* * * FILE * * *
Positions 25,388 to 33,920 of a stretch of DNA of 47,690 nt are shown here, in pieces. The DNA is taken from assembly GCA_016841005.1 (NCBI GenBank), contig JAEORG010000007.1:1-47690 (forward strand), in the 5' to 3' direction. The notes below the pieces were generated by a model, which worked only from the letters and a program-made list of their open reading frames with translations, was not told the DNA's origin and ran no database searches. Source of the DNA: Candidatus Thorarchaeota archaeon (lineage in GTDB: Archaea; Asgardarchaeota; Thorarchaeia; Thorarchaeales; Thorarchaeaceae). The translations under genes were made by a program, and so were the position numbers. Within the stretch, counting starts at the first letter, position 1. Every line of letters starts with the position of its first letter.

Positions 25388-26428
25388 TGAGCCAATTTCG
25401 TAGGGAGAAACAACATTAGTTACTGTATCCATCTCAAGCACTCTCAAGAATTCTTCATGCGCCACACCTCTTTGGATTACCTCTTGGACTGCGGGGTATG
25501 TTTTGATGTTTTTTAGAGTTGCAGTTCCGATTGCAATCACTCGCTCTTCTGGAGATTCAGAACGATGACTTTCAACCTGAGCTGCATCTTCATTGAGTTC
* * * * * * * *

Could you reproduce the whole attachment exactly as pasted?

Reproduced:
Positions 25,388 to 33,920 of a stretch of DNA of 47,690 nt are shown here, in pieces. The DNA is taken from assembly GCA_016841005.1 (NCBI GenBank), contig JAEORG010000007.1:1-47690 (forward strand), in the 5' to 3' direction. The notes below the pieces were generated by a model, which worked only from the letters and a program-made list of their open reading frames with translations, was not told the DNA's origin and ran no database searches. Source of the DNA: Candidatus Thorarchaeota archaeon (lineage in GTDB: Archaea; Asgardarchaeota; Thorarchaeia; Thorarchaeales; Thorarchaeaceae). The translations under genes were made by a program, and so were the position numbers. Within the stretch, counting starts at the first letter, position 1. Every line of letters starts with the position of its first letter.

Positions 25388-26428
25388 TGAGCCAATTTCG
25401 TAGGGAGAAACAACATTAGTTACTGTATCCATCTCAAGCACTCTCAAGAATTCTTCATGCGCCACACCTCTTTGGATTACCTCTTGGACTGCGGGGTATG
25501 TTTTGATGTTTTTTAGAGTTGCAGTTCCGATTGCAATCACTCGCTCTTCTGGAGATTCAGAACGATGACTTTCAACCTGAGCTGCATCTTCATTGAGTTC